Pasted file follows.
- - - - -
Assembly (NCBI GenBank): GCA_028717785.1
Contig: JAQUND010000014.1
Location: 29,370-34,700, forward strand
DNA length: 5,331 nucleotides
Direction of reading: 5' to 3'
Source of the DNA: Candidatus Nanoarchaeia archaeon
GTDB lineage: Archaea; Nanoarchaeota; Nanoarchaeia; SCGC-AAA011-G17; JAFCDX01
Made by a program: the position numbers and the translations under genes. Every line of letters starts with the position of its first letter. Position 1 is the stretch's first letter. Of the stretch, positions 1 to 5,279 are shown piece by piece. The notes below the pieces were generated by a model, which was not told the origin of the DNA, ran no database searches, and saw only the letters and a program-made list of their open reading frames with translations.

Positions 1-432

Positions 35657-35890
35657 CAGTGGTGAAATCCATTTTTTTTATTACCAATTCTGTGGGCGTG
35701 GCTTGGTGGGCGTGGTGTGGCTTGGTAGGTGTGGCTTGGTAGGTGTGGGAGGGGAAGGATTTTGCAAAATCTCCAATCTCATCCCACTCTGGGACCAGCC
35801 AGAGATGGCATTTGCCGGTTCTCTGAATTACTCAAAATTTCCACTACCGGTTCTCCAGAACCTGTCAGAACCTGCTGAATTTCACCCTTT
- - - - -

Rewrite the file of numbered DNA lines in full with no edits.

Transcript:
Assembly (NCBI GenBank): GCA_028717785.1
Contig: JAQUND010000014.1
Location: 29,370-34,700, forward strand
DNA length: 5,331 nucleotides
Direction of reading: 5' to 3'
Source of the DNA: Candidatus Nanoarchaeia archaeon
GTDB lineage: Archaea; Nanoarchaeota; Nanoarchaeia; SCGC-AAA011-G17; JAFCDX01
Made by a program: the position numbers and the translations under genes. Every line of letters starts with the position of its first letter. Position 1 is the stretch's first letter. Of the stretch, positions 1 to 5,279 are shown piece by piece. The notes below the pieces were generated by a model, which was not told the origin of the DNA, ran no database searches, and saw only the letters and a program-made list of their open reading frames with translations.

Positions 1-432

Positions 35657-35890
35657 CAGTGGTGAAATCCATTTTTTTTATTACCAATTCTGTGGGCGTG
35701 GCTTGGTGGGCGTGGTGTGGCTTGGTAGGTGTGGCTTGGTAGGTGTGGGAGGGGAAGGATTTTGCAAAATCTCCAATCTCATCCCACTCTGGGACCAGCC
35801 AGAGATGGCATTTGCCGGTTCTCTGAATTACTCAAAATTTCCACTACCGGTTCTCCAGAACCTGTCAGAACCTGCTGAATTTCACCCTTT